Music News

The Kissing Party's music is emotionally engaging and fun without a hint of irony

The Kissing Party is a band masterful in the writing of upbeat, melancholy pop songs and wry wit. Although the lyrics reveal the romantic and sentimental outlook of the group's primary songwriters, Gregg Dolan and Deidre Sage, it is the rhythm section of Lee Evans and Shane Reid, coupled with the delicate yet assured guitar leads of Joe Hansen, that take relatively simple songs and give them a drive and color that isn't otherwise obvious.

Fresh off a northeast tour with the Jim Jims, the Kissing Party is releasing The Hate Album. The title was partly inspired by Sage's dislike of the final product of the act's previous album, Rediscover Lovers. But the title may well have stemmed from the band's collective love of dry, sardonic humor. In spite of this, the quintet's music, akin to that of '60s girl groups and guitar-driven indie pop, is surprisingly sincere, emotionally engaging and fun without a hint of irony. We recently had a chat with Dolan, Hansen and Sage and asked about the new album and Dolan's cryptic musical endgame.

Westword: Why does "Melania Reprise" come before "Melania" on the album?

Gregg Dolan: It's from Oasis; it's trying to rip off (What's the Story) Morning Glory?, kind of. Actually, they do have a reprise on Be Here Now where a reprise should be. We had a more of a "preprise."

Tell me about the Bob Dylan connection with your cover art.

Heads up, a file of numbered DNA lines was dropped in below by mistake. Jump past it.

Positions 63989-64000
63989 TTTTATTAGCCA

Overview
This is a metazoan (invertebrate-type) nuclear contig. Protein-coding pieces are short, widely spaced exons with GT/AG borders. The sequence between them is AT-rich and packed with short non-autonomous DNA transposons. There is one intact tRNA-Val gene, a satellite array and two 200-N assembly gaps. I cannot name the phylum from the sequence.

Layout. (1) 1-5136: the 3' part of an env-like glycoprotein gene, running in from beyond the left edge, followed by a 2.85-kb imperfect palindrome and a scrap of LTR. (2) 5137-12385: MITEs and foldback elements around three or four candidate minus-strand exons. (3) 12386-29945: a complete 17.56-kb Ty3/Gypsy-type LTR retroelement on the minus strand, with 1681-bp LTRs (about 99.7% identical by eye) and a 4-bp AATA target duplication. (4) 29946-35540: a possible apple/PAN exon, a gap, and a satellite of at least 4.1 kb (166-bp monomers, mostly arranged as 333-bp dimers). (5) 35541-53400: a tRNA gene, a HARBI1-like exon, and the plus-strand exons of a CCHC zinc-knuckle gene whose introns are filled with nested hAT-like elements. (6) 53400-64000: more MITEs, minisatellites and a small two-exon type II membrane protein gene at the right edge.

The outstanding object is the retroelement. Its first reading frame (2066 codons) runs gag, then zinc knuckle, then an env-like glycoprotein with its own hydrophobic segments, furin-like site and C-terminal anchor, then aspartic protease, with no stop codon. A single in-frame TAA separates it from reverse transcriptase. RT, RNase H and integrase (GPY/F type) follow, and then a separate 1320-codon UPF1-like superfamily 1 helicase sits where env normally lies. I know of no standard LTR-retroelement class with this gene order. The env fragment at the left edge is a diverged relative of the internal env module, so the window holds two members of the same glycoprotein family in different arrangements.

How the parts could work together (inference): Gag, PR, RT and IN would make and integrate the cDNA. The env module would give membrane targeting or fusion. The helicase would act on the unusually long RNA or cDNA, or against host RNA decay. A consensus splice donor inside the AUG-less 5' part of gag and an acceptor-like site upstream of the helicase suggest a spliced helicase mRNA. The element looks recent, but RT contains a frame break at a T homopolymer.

Joe Hansen: The photo — Gregg has been wanting to use it for a while — is from a book of photos on the '50s. Then Bob Dylan's album [Together Through Life] has the exact same photo, but we had the idea first. But we Photoshopped it.

Why do you pass out tambourines at all your shows?

Deidre Sage: I think an important part of music is that the audience feels part of it and engaged. I always feel better at a rock show when I feel the music is interactive a little — it makes me dance or do something other than just watch. It's fun to have something to have in your hand. The other reason is because I can't play the tambourine and sing at the same time. One day we were spray-painting T-shirts and I thought, "Why don't we spray paint the tambourines, too?"

What are those quasi-hidden words on the artwork opposite the inside liner notes about?

GD: On the previous album there's some, too. I think Prince did this with Purple Rain. The last album we make, those songs will all be on there. They're already kind of written. It's just some lyrics from one of those songs. Those other smaller letters are a code — like The DaVinci Code. It's for people who like albums. Most people don't give a shit about albums anymore. If you come to the show, maybe I'll tell you what those letters are.

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Tom Murphy is a writer, visual artist and musician from Aurora, Colorado. He was a prolific music writer for Westword and a documenter of the Denver music scene.